Rawls argues that ‘Parties in the original position would wish to avoid at almost any cost the social conditions that undermine self-respect’. But what are these social conditions that we should so urgently avoid? One evident candidate might be conditions of material inequality. Yet Rawls seems confident that his account of justice can endorse such inequalities without jeopardising citizens’ self-respect. In this article I argue that this confidence is misplaced. Unequalising incentives, I claim, jeopardise the self-respect of those least advantaged—at (...)
    Direct download (4 more)  
     
    Export citation  
     
    Bookmark   4 citations  
  • The Public Ecology of Freedom of Association.Andres Moles - 2014 - Res Publica 20 (1):85-103.
    This paper defends the claim that private associations might be legitimately constrained by a requirement of reasonableness. I present a list of goods that freedom of association protect, and argue that the limits to associational freedom have to be sensitive to the nature of these goods. In defending this claim, I cast doubt on two popular liberal arguments: One is that attitudes cultivated in the private sphere are not likely to spill over into the public arena. The other is that (...)
    Direct download (4 more)  
     
    Export citation  
     
    Bookmark  
  • Making Sense of Discrimination.Re'em Segev - 2014 - Ratio Juris 27 (1):47-78.
    Discrimination is a central moral and legal concept. However, it is also a contested one. Particularly, accounts of the wrongness of discrimination often rely on controversial and particular assumptions. In this paper, I argue that a theory of discrimination that relies on premises that are very general and widely accepted provides a plausible account of the concept of wrongful discrimination. According to the combined theory, wrongful discrimination consists of allocating a benefit that is not supported by a morally significant fact, (...)
    Direct download (2 more)  
     
    Export citation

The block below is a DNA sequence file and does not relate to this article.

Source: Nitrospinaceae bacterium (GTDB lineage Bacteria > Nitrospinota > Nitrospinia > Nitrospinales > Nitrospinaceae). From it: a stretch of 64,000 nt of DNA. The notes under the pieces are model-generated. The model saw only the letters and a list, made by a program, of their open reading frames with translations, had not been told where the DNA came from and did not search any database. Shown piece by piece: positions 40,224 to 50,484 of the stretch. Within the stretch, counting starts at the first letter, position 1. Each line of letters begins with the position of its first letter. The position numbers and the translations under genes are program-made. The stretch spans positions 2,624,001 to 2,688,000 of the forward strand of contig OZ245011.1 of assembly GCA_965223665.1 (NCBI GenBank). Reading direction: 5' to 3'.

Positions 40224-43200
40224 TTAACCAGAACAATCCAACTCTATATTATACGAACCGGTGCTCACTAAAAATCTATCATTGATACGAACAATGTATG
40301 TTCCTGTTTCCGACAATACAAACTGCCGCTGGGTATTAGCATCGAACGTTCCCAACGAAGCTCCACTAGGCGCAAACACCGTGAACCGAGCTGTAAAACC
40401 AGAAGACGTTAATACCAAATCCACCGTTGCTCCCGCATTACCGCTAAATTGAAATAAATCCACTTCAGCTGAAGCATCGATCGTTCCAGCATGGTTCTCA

Bookmark   3 citations  
  • Publicity, Reciprocity, and Incentives.Andrew Lister - 2020 - Canadian Journal of Philosophy 50 (1):67-82.
    This paper mounts a partial defense of the basic structure objection to the egalitarian criticism of productive incentives. The defense is based on the claim that some duties of justice are subject to a reciprocity condition. The paper develops this position via an examination of the debate between Andrew Williams and G. A. Cohen on publicity and incentives. Reciprocity is an intrinsic feature of a relational conception of social justice, not simply a requirement of stability. Not all duties are conditional (...)
    Direct download (2 more)  
     
    Export citation  
     
    Bookmark   2 citations  
  • Marx, Rawls, Cohen, and Feminism.Paula Casal - 2015 - Hypatia 30 (4):811-828.
    Although G. A. Cohen's work on Marx was flawed by a lack of gender-awareness, his work on Rawls owes much of its success to feminist inspiration. Cohen appeals effectively to feminism to rebut the basic structure objection to his egalitarian ethos, and could now appeal to feminism in response to Andrew Williams's publicity objection to this ethos. The article argues that Williams's objection is insufficient to rebut Cohen's ethos, inapplicable to variants of this ethos, and in conflict with plausible gender-egalitarian (...)
    Direct download (2 more)  
     
    Export citation  
     
    Bookmark   7 citations  
  • The Inegalitarian Ethos: Incentives, Respect, and Self-Respect.Emily McTernan - 2013 - Politics, Philosophy and Economics 12 (1):93-111.
    In Cohen’s vision of the just society, there would be no need for unequalizing incentives so as to benefit the least well-off; instead, people would be motivated by an egalitarian ethos to work hard and in the most socially productive jobs. As such, Cohen appears to offer a way to mitigate the trade-off of equality for efficiency that often characterizes theorizing about distributive justice. This article presents an egalitarian challenge to Cohen’s vision of the just society. I argue that a (...)
    Direct download  
     
    Export citation  
     
    Bookmark   7 citations  
  • Geographic Location and Moral Arbitrariness in the Allocation of Donated Livers.Douglas MacKay & Samuel Fitz - 2019 - Journal of Law, Medicine and Ethics 47 (2):308-319.
    The federal system for allocating donated livers in the United States is often criticized for allowing geographic disparities in access to livers. Critics argue that such disparities are unfair on the grounds that where one lives is morally arbitrary and so should not influence one's access to donated livers. They argue instead that livers should be allocated in accordance with the equal opportunity principle, according to which US residents who are equally sick should have the same opportunity to receive a (...)